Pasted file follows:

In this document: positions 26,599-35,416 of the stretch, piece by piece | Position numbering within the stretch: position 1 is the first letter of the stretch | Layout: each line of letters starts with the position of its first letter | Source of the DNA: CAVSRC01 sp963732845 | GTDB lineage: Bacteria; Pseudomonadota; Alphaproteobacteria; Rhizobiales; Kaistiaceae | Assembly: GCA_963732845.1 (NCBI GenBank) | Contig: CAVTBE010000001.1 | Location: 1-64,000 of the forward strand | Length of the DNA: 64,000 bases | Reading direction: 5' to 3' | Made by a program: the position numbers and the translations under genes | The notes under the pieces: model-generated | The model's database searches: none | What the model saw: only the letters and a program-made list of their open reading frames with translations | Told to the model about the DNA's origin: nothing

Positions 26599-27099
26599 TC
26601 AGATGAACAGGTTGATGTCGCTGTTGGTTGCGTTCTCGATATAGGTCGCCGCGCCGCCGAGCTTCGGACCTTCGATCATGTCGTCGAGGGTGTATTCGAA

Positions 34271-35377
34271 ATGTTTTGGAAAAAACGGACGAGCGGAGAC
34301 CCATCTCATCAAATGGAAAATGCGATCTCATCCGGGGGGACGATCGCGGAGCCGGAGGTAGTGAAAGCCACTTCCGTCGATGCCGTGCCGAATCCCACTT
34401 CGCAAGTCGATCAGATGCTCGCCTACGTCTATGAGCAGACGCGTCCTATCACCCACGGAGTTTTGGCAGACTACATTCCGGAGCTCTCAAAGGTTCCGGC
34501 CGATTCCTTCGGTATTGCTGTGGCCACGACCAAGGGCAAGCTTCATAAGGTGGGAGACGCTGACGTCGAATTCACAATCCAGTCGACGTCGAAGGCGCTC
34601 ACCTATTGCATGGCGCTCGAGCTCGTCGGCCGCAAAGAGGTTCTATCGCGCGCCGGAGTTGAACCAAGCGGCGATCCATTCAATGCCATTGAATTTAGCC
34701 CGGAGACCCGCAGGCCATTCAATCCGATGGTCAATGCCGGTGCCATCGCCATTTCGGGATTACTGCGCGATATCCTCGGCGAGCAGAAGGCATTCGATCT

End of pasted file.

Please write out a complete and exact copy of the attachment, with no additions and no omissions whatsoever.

In this document: positions 26,599-35,416 of the stretch, piece by piece | Position numbering within the stretch: position 1 is the first letter of the stretch | Layout: each line of letters starts with the position of its first letter | Source of the DNA: CAVSRC01 sp963732845 | GTDB lineage: Bacteria; Pseudomonadota; Alphaproteobacteria; Rhizobiales; Kaistiaceae | Assembly: GCA_963732845.1 (NCBI GenBank) | Contig: CAVTBE010000001.1 | Location: 1-64,000 of the forward strand | Length of the DNA: 64,000 bases | Reading direction: 5' to 3' | Made by a program: the position numbers and the translations under genes | The notes under the pieces: model-generated | The model's database searches: none | What the model saw: only the letters and a program-made list of their open reading frames with translations | Told to the model about the DNA's origin: nothing

Positions 26599-27099
26599 TC
26601 AGATGAACAGGTTGATGTCGCTGTTGGTTGCGTTCTCGATATAGGTCGCCGCGCCGCCGAGCTTCGGACCTTCGATCATGTCGTCGAGGGTGTATTCGAA

Positions 34271-35377
34271 ATGTTTTGGAAAAAACGGACGAGCGGAGAC
34301 CCATCTCATCAAATGGAAAATGCGATCTCATCCGGGGGGACGATCGCGGAGCCGGAGGTAGTGAAAGCCACTTCCGTCGATGCCGTGCCGAATCCCACTT
34401 CGCAAGTCGATCAGATGCTCGCCTACGTCTATGAGCAGACGCGTCCTATCACCCACGGAGTTTTGGCAGACTACATTCCGGAGCTCTCAAAGGTTCCGGC
34501 CGATTCCTTCGGTATTGCTGTGGCCACGACCAAGGGCAAGCTTCATAAGGTGGGAGACGCTGACGTCGAATTCACAATCCAGTCGACGTCGAAGGCGCTC
34601 ACCTATTGCATGGCGCTCGAGCTCGTCGGCCGCAAAGAGGTTCTATCGCGCGCCGGAGTTGAACCAAGCGGCGATCCATTCAATGCCATTGAATTTAGCC
34701 CGGAGACCCGCAGGCCATTCAATCCGATGGTCAATGCCGGTGCCATCGCCATTTCGGGATTACTGCGCGATATCCTCGGCGAGCAGAAGGCATTCGATCT